Vous souvenez-vous ?
There is an aria for which I would give
All Rossini, all Mozart and all Weber,
A very old, languid and funereal air,
Which for me alone has secret charms.
But every time I come to hear it,
My soul feels two hundred years younger:
It is the reign of Louis thirteen; and I think I see far off
A green hillside, which the sunset turns yellow,
Then a brick castle with stone corners,
With stained glass windows of reddish hues,
Surrounded by great parks, with a river
Bathing its feet, flowing between flowers;
Then a lady, at her high window,
Blonde and black-eyed, in her old clothes,
That, in another existence perhaps,
I have already seen... - and remember!
These verses by Gérard de Nerval, written in 1855, are the ideal preamble to this musical proposal. Like him, many composers at the end of the 19th century turned their attention to early music. And just like the poet, they looked at the past with emotion, love and tenderness; they chose to remember. This disc pays tribute to them.
Beyond the musical journey you are about to embark on, I offer to accompany you in following the course of this musical adventure that represented for me "Do you remember?"
It all began in the warmth of lockdown, when, like many French people, I read a lot; an essential occupation in those unusual times.
Among these readings, 'Musique Ancienne' captivated my attention. Its author, Wanda Landowska, was a renowned concert pianist. She was also responsable for the re-discovery of the harpsichord in the early 20th century. Determined to make Bach and Couperin sound better than on the piano, she asked Pleyel, the great piano maker, to make her a less fragile harpsichord for her tours. Admittedly, the instrument sounds very different from the one we play today, but it exists and we can hear it!
Wanda Landowska was thus an active participant in a trend that aims to promote the culture of the past. A "current" yes, because she was not the only one. The testimonies of great composers who closely preceded her or who were contemporaries of her are proof of this: Maurice Ravel's homage to François Couperin's keyboard work in Le tombeau de Couperin, Camille Saint-Saëns' "revisiting" of Jean-Philippe Rameau's work and the editions of early music he undertook with Claude Debussy, the creation of the Schola Cantorum giving honour to Palestrina's music by Vincent d'Indy, etc.
What a fascinating subject!
The idea then took root to dedicate a recording to them. A way for me to say thank you to these first pioneers who generated the marvellous renaissance of early music that we have been experiencing for the last 50 years and in which I have participated modestly but fully. It's my turn to remember!
All the more so since, whilst digging out repertoire, I discovered at the Bibliothèque Nationale, on their Gallica site and on the immense free access digital library (or almost) that is the IMSLP site, many musicians whom history has not retained, but whose appetite for past centuries was very real. Their formidable enthusiasm has, in one way or another, fed this same cause, and the musical corpus is very rich. It therefore became evident to me that it would be a shame to put all these forgotten melodists I had just met, and with whom I was already enamoured, back into a drawer. The big names would have to make room for them. They would stand side by side in equal measure on the album.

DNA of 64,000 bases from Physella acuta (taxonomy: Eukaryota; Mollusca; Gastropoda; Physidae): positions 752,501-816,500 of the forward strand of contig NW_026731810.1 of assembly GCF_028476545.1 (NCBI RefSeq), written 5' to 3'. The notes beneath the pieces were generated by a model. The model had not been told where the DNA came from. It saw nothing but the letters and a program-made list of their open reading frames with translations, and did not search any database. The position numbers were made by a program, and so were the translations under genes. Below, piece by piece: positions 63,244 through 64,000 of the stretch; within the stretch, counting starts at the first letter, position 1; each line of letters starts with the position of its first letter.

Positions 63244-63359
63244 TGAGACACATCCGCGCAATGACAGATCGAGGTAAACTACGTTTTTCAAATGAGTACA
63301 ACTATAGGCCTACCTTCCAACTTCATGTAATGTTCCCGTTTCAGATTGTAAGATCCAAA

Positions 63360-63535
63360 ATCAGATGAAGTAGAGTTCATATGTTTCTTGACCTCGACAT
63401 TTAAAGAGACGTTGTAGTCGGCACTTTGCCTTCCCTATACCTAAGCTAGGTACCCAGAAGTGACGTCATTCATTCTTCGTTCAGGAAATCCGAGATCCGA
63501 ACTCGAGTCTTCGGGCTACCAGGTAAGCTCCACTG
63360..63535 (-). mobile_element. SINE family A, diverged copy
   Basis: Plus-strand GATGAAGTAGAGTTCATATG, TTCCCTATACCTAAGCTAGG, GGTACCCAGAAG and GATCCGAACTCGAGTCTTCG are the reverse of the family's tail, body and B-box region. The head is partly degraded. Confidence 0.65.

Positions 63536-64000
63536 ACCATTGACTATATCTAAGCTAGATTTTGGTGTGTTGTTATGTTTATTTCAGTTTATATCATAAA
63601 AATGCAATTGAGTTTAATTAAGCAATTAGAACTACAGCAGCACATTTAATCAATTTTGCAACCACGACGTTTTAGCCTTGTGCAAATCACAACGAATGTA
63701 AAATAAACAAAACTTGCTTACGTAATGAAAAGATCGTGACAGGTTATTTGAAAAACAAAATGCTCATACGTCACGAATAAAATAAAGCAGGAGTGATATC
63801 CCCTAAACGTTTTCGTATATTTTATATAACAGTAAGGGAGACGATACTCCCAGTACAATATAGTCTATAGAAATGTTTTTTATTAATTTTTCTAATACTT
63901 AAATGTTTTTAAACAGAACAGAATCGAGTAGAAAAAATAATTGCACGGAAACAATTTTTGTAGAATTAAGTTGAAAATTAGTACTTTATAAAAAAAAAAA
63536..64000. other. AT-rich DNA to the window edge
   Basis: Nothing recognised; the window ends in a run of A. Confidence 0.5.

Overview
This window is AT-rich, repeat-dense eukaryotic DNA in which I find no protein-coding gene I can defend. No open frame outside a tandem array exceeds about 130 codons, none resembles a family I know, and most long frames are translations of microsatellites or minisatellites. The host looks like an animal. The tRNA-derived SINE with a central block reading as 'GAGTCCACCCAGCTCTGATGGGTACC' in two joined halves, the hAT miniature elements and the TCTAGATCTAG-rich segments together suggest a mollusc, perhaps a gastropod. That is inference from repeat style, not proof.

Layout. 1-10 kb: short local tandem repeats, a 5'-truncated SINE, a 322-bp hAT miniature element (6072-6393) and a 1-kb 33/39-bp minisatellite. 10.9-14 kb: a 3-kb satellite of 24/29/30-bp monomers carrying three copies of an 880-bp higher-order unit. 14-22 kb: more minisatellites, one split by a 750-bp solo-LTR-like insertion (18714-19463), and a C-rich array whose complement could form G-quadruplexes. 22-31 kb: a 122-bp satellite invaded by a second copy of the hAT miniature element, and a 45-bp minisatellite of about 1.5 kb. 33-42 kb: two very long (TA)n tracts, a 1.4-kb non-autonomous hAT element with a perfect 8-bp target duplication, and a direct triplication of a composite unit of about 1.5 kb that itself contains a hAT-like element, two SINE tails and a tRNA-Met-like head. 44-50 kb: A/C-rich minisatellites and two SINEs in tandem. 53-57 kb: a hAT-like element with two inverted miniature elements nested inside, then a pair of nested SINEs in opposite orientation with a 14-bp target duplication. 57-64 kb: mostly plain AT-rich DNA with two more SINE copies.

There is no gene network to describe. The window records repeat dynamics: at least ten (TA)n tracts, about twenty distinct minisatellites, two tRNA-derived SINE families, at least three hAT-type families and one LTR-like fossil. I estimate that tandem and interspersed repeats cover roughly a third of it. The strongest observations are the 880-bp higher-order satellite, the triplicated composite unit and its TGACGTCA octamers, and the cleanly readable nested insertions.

The representation of three ancient epochs is apparent in the musicians' proposals. They allow us to organise three major chapters: Ancient poetics / Attachment to the antique / The classical, in the manner of...
Three epochs rediscovered.
Conscious of presenting a commemorative disc and wishing to anchor this homage in my own time, I have asked musical friends to cast their eyes too on these ancient times. So there will be a fourth chapter by Juliette, Léonor de Récondo, Edouard Ferlet and Xavier Béraud. They all have one thing in common with the composers who preceded them: the same affection for early music.
There are 3 songs because I wanted to perpetuate this beautiful French tradition which is far from being born yesterday. From the chanson de geste in the Middle Ages to that which is written today, I have been able to cultivate a love for this literary and musical genre all the way along my musical path: from the air de cours to the romance, from the revolutionary song to the song of today.
1. Eugène Sauzay, Clément Marot Huitain
2. Eugène Sauzay, Charles d'Orléans Le printemps
3. Raoul Laparra, Charles d'Orléans Quand je fus pris au pavillon
4. Vincent d'Indy, Robert de Bonnières Madrigal à la mode ancienne
5. Francis Poulenc, Charles d'Orléans Priez pour paix
6. Arthur Metzner, Clément Marot Chanson ancienne
7. Raoul Laparra, Charles d'Orléans Bannissons soucy
8. Raoul Laparra, Joachim du Bellay Ces cheveux d'or
9. Charles Gounod, Jean-Antoine de Baïf Ô ma belle rebelle
10. Louis Pitte, Pierre de Ronsard Comme on voit sur la branche
11. Maurice Ravel, Clément Marot D'Anne jouant de l'espinette
12. Maurice Ravel, Clément Marot D'Anne me jectant de la neige
13. Reynaldo Hahn, Charles Leconte de Lisle Salinum
14. Reynaldo Hahn, Charles Leconte de Lisle Néère
15. Reynaldo Hahn, Charles Leconte de Lisle Tyndaris
16. Reynaldo Hahn, Charles Leconte de Lisle Pholoé
17. NN, Gabriel Fauré Hymne à Apollon
18. Gabriel Fauré, Paul Verlaine Mandoline
19. Raoul Laparra, Jean de La Fontaine J'ai quelquefois aimé
20. Raoul Laparra, Jean de La Fontaine La Mort et le Malheureux
21. Camille Saint-Saëns, François Coppée Menuet
22. Xavier Béraud Le tango des ornements
23. Juliette Sérénade environ
24. Edouard Ferlet, Léonor de Récondo Eurydice
Jean-François Novelli ténor
Maude Gratton piano
Edouard Ferlet (24) piano